The Opera And Song Collective Launches 2024 Season

The Opera and Song Collective (TOSC) presented an appealing program of sacred vocal music curated by mezzo-soprano Jill Sullivan, under the musical direction of Simon Kenway with Jassen Rose at the pipe organ.

Back in the dark days of lockdown, musicians, especially singers had no opportunities to learn, perform or sing together. It was these limitations which gave rise to the project that became The Opera and Song Collective, with singers grasping the opportunity to learn new material and to sing online.

Based in Sydney, TOSC has since begun to present live productions. Their first concert Into the Light, in late 2021, featured arias from Gluck’s Iphigénie en Aulide, Heggie’s Dead Man Walking, Mozart’s Don Giovanni and Janáček’s Cunning Little Vixen, followed by a segment from Dvořák’s Rusalka.

TOSC’s concerts in 2023, were themed around Opera Queens, which toured to Brisbane, the writings of Shakespeare, Scandinavian Music and Better Angels, with arias and ensembles by Beethoven, Handel, Lehar, Mozart, Puccini and Tchaikovsky, with some less commonly performed works by Adamo, Gluck, Poulenc and Weber, all inspired the idea of “generosity of spirit.”

Performing in the 1864 Edmund Blacket designed St Peter’s Church in Watson’s Bay and the previous day in North Sydney, TOSC launched its 2024 program with an ensemble comprising Dana Kingsford, Kerry Nicholson, Laura Scandizzo, Anna Tafani and Emily Turner taking the soprano line with altos Genevieve Dickson, Daniella Ehrlich, Deborah Rogers and Jill Sullivan. The singers include members of opera company choruses from around Australia and overseas as well as alumni of Pacific Opera.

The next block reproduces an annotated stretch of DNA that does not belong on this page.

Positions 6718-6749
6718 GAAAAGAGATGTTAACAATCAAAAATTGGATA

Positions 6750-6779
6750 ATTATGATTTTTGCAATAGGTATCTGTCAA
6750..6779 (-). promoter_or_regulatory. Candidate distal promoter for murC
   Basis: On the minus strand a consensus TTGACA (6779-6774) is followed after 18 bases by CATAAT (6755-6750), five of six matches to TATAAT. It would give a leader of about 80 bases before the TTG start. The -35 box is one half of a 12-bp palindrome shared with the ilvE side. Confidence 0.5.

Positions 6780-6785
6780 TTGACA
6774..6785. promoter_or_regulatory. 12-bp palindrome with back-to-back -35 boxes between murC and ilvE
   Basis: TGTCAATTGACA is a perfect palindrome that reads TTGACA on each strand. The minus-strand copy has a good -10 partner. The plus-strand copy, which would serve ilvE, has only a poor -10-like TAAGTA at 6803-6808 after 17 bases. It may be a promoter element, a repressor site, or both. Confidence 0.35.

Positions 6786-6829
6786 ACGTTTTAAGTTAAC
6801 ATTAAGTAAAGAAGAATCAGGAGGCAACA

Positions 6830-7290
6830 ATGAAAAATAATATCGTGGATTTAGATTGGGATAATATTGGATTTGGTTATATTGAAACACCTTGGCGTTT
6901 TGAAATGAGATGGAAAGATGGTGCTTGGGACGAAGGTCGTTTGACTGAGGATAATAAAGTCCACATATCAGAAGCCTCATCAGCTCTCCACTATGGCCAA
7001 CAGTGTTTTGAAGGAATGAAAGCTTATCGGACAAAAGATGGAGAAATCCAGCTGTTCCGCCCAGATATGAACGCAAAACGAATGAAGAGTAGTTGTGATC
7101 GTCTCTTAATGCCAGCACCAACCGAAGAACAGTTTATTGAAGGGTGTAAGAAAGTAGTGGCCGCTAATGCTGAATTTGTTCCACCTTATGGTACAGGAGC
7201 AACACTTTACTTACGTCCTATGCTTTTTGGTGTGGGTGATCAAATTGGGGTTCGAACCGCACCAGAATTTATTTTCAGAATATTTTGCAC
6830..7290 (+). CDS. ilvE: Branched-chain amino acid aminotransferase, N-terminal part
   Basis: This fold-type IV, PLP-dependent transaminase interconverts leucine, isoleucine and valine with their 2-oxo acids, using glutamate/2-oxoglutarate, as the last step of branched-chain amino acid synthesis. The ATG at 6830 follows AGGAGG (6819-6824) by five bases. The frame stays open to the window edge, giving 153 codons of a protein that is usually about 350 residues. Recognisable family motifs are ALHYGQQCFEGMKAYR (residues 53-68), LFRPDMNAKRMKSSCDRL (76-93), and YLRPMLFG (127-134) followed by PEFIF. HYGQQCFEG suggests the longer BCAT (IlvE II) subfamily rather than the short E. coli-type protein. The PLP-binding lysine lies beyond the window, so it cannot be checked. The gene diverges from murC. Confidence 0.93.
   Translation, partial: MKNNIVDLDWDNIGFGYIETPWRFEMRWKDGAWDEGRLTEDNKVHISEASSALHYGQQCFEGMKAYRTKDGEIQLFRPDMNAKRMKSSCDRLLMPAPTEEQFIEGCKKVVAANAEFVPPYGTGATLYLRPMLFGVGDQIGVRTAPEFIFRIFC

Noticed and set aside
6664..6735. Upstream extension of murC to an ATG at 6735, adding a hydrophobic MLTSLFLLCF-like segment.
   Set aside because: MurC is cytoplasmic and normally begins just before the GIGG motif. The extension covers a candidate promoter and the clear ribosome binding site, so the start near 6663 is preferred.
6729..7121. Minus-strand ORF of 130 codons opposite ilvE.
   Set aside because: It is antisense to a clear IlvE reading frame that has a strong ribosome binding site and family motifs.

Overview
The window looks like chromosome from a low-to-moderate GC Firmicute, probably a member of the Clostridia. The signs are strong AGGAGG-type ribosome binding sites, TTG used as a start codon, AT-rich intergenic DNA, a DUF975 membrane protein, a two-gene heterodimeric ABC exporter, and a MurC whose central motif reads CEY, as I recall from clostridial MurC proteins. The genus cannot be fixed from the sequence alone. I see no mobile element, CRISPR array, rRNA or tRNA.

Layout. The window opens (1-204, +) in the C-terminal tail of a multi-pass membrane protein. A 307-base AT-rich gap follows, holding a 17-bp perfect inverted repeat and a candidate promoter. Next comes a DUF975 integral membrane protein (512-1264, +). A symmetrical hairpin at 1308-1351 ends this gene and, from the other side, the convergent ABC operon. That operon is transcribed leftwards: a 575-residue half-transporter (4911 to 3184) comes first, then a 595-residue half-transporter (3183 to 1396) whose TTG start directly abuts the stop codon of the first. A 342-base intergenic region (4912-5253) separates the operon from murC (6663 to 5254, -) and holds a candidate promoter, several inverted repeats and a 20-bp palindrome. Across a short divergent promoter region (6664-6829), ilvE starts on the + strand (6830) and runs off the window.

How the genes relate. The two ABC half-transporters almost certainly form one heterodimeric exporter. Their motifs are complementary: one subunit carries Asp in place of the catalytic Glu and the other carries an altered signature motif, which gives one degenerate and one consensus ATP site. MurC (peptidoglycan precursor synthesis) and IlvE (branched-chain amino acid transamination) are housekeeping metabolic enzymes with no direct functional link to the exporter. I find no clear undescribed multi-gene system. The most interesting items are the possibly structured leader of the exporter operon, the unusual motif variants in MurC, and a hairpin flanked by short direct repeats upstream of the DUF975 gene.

They performed a program of sacred choral works with Rose performing Liszt’s Ave Maria d’Acudelt on the organ in an engaging instrumental interlude. According to the Organ Historical Trust of Australia, the organ in the west gallery of St Peter’s is “probably: the oldest pipe organ in Sydney and was installed in the church in 1920.

The full ensemble gathered to display the power and beauty of the female voice in Poulenc’s Litanies à la vierge noire, written for a chorus of women or children, with organ accompaniment. Singing in French, the ensemble, directed by Kenway achieved a Gallic shimmering tone, taken to a more focussed level with the duet for soprano and mezzo-soprano Ave Maria, by Saint-Saëns sung by Laura Scandizzo and Jill Sullivan.

Rose’s instrumental interlude on the organ was followed by the evergreen motet Stabat Mater by Pergolesi, with many highlights for both soloists and ensemble requiring a style of interpretation very different to operatic repertoire.

TOSC, in its mission statement “aims to bring joy to its audiences and satisfaction to its artists through excellence in the preparation, presentation and performance of song and excerpts from stage works that are popular and which also less commonly grace Australia platforms, including works by Australian composers. Its performances aim to include audiences less able to attend performances by virtue of distance, infirmity or other barrier.”

This pleasant Sunday afternoon indeed was an opportunity for musicians and audience to engage with rarely heard repertoire in an intimate and historic venue, in a city where opera and music theatre are seemingly popular but where art song, recitals and smaller chamber works are sorely neglected. TOSC is also an important opportunity for emerging singers to perform alongside more experienced performers.

Shamistha de Soysa for SoundsLikeSydney©

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